As society becomes acclimated to the new normal that COVID-19 has forced upon us, individuals, organizations and industries are faced with new challenges as re-opening plans continue to move ahead. Though as we navigate the way forward for schools and universities, it’s essential that for those who choose to reopen, they do so safely.
School districts, colleges and universities have been tasked over the last several months with developing reopening plans, many of which are in motion now.
While some school systems have made the decision to remain fully remote, many others are moving forward with onsite or hybrid approaches, putting an emphasis on the need to focus on safety for in person scenarios.
While the impact of COVID-19 is constantly changing, the technology industry and innovators alike are growing alongside it, moving quickly to find solutions to combat the rapid spread of the virus throughout classrooms and campuses.
Organizations are prioritizing different technologies – many of which are leveraging the Internet of Things (IoT) – and approaches that can be implemented to help students and teachers safely return to the classroom.
Solutions like contract tracing or sensor-based monitoring can be implemented in school systems and across campuses to better ensure the health and safety of individuals.
Contract tracing and proximity detection have been at the forefront of COVID-19 initiatives.
While much of the conversation has been around smartphone apps that can monitor who individuals have been in a close vicinity to, some of these solutions have proven to be controversial as data and privacy are called into question. Additionally, these apps can be less accurate than intended should individuals opt out of sharing their location for privacy reasons.
An alternative to smartphone apps is having students and staff wear lanyards or wristbands which track their whereabouts during the school day. Given location would only be tracked while on campus or in the school, privacy is less of a concern for individuals, as opposed for 24 hour monitoring via the apps.
Wristbands or lanyards include a proximity sensor and by leveraging IoT technology, the wearable can detect whether two devices have been closer than six feet, and communicates data with a gateway within the building. Due to its easy distribution and cost effectiveness to manufacture, utilizing IoT-enabled wearables can mitigate potential outbreaks across school systems by referring back to its data should a student or educator test positive for the virus.
Predictive cleaning and environmental monitoring is another approach that can reduce the risk of an outbreak occurring as schools and campuses reopen. Predictive cleaning can lower infection rates and costs by enabling on demand and as needed cleaning to ensure common areas like restrooms and classrooms are safe for students to use.
IoT connected devices not only allow for the easy install of battery-based equipment, but can monitor various things in real time – like when soap and hand towels are running low – and automatically prompt facility managers to tend to designated areas.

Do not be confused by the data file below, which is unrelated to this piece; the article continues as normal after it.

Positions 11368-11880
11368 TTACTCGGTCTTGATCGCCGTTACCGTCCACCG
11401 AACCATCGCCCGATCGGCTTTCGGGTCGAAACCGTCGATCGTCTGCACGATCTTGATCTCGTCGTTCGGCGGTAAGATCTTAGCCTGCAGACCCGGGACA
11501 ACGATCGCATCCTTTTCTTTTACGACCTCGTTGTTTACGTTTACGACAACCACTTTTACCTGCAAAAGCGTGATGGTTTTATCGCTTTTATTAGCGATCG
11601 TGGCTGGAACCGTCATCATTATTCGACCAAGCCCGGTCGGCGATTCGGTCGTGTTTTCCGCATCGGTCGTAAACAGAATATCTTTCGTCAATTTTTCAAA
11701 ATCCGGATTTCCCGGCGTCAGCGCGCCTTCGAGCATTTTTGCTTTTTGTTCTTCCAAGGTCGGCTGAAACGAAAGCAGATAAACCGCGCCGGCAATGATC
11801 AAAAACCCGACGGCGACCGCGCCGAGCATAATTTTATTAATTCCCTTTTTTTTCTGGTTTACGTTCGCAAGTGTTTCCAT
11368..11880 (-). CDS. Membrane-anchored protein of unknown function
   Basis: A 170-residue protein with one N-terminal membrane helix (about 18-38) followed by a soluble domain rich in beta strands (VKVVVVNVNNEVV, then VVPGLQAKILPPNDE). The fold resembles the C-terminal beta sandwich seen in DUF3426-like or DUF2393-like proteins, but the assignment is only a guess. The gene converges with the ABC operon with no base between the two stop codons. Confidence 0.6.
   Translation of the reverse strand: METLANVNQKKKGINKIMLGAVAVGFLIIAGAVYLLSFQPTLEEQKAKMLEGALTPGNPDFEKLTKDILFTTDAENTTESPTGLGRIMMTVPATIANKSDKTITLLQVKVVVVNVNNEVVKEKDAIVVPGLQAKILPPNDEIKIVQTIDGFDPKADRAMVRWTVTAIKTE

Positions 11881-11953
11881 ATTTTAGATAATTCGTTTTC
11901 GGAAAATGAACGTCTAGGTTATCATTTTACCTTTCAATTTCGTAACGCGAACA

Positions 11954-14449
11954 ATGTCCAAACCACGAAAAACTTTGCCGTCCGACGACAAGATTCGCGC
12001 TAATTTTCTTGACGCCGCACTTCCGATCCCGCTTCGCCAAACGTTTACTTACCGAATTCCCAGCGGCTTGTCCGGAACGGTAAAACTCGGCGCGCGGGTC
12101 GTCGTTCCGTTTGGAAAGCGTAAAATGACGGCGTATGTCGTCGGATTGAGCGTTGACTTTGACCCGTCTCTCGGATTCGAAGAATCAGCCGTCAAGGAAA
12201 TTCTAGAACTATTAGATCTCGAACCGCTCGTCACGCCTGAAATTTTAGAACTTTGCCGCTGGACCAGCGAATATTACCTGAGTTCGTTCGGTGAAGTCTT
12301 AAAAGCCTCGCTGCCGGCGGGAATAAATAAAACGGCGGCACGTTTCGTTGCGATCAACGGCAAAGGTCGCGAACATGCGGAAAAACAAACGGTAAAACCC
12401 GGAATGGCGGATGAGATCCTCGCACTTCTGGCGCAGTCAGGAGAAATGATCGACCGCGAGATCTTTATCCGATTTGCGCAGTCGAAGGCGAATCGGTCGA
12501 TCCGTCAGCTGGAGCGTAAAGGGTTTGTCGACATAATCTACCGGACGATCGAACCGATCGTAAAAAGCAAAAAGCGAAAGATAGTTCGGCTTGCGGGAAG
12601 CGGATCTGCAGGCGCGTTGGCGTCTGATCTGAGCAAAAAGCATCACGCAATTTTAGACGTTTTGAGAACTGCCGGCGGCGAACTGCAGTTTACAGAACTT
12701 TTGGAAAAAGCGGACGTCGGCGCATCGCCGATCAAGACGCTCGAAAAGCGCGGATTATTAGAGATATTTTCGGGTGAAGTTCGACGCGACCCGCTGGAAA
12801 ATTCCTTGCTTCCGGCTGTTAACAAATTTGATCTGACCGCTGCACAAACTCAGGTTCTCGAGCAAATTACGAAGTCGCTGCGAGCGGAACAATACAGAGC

Staffers no longer need to rely on manual record keeping of the facility, but can turn to its digital trail and data collected by the solution to improve overall efficiency and cleanliness of shared spaces across campus.
Indoor Air Quality
Research supports the theory that keeping humidity levels between 40 and 60% reduces the transmission of viruses (Eleven-X). By implementing an IoT solution that monitors CO2, temperature and humidity for indoor environments in real time, potential airborne transmission can be addressed, which is particularly valuable as many students are limited to indoor classrooms.
The solution enables remote, real-time monitoring of the airborne particulate concentration in occupied public settings – like a school or campus – to help schools and campus reopen with more peace of mind.
Occupancy monitoring is another way in which school districts and campuses can have more intel into and control over the number of students in a given space. By deploying IoT sensors across a campus, desk and room occupancy information can provide valuable insight into how a space is currently being used, and can be utilized to more efficiently configure a space.
Additionally, the sensors can provide real-time data, and share information on when students should work in other locations where occupancy is lower during peak times.
While 2020 has presented many challenges and changes, school officials can feel more confident in reopening by deploying IoT technology to monitor various aspects of the campus. From proximity tracing to indoor air quality, precautionary measures like the ones discussed can reduce overall risk of contracting COVID-19 or an outbreak occurring, and educators can focus on teaching and adapting to our new normal.
ABOUT THE AUTHOR: Marc Péguluhas been vice president of IoT in the wireless and sensing products group at Semtech since June 2015.
He held the position of vice president of wireless and sensing products from June 2014. Prior to this appointment, he held the position of director of marketing and applications. Pégulu joined the Company in March 2006 and was involved in several key technology initiatives, including LoRa wireless and software-defined modem technologies. Prior to joining Semtech, he held positions in chips and systems development at Thomson CSF, Thales, ATMEL and DibCom in France and China.
Pégulu holds a Master of Science degree in electronics and telecommunications from Institut National Polytechnique of Grenoble, France, and is a graduate of the Executive MBA program of ESCP Europe.